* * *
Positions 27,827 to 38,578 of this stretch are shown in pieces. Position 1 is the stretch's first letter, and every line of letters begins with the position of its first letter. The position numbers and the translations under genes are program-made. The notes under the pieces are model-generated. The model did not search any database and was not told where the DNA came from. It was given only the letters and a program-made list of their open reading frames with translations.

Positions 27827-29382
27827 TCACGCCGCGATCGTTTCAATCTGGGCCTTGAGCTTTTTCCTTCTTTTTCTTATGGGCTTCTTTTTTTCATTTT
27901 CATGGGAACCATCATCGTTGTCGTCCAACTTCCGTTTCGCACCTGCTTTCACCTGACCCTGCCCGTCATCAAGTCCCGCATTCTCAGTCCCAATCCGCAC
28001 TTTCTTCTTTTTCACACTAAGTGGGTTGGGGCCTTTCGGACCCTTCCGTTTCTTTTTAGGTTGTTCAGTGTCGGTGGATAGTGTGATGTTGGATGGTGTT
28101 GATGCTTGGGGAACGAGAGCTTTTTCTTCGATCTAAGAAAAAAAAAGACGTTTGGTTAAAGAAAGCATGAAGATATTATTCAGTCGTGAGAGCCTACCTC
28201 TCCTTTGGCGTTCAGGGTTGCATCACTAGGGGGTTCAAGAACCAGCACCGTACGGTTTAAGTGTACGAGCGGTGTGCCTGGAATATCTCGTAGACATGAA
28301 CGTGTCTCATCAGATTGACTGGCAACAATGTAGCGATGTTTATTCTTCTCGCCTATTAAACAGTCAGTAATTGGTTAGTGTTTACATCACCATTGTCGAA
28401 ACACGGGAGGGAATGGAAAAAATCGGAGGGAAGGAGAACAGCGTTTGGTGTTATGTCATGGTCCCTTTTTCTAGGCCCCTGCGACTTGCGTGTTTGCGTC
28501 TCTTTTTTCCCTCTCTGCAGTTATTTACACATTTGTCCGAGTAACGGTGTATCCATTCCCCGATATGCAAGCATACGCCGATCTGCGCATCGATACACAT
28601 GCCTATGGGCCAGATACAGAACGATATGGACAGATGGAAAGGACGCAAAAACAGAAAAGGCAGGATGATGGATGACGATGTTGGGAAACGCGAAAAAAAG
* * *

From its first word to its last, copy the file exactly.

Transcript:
Positions 27,827 to 38,578 of this stretch are shown in pieces. Position 1 is the stretch's first letter, and every line of letters begins with the position of its first letter. The position numbers and the translations under genes are program-made. The notes under the pieces are model-generated. The model did not search any database and was not told where the DNA came from. It was given only the letters and a program-made list of their open reading frames with translations.

Positions 27827-29382
27827 TCACGCCGCGATCGTTTCAATCTGGGCCTTGAGCTTTTTCCTTCTTTTTCTTATGGGCTTCTTTTTTTCATTTT
27901 CATGGGAACCATCATCGTTGTCGTCCAACTTCCGTTTCGCACCTGCTTTCACCTGACCCTGCCCGTCATCAAGTCCCGCATTCTCAGTCCCAATCCGCAC
28001 TTTCTTCTTTTTCACACTAAGTGGGTTGGGGCCTTTCGGACCCTTCCGTTTCTTTTTAGGTTGTTCAGTGTCGGTGGATAGTGTGATGTTGGATGGTGTT
28101 GATGCTTGGGGAACGAGAGCTTTTTCTTCGATCTAAGAAAAAAAAAGACGTTTGGTTAAAGAAAGCATGAAGATATTATTCAGTCGTGAGAGCCTACCTC
28201 TCCTTTGGCGTTCAGGGTTGCATCACTAGGGGGTTCAAGAACCAGCACCGTACGGTTTAAGTGTACGAGCGGTGTGCCTGGAATATCTCGTAGACATGAA
28301 CGTGTCTCATCAGATTGACTGGCAACAATGTAGCGATGTTTATTCTTCTCGCCTATTAAACAGTCAGTAATTGGTTAGTGTTTACATCACCATTGTCGAA
28401 ACACGGGAGGGAATGGAAAAAATCGGAGGGAAGGAGAACAGCGTTTGGTGTTATGTCATGGTCCCTTTTTCTAGGCCCCTGCGACTTGCGTGTTTGCGTC
28501 TCTTTTTTCCCTCTCTGCAGTTATTTACACATTTGTCCGAGTAACGGTGTATCCATTCCCCGATATGCAAGCATACGCCGATCTGCGCATCGATACACAT
28601 GCCTATGGGCCAGATACAGAACGATATGGACAGATGGAAAGGACGCAAAAACAGAAAAGGCAGGATGATGGATGACGATGTTGGGAAACGCGAAAAAAAG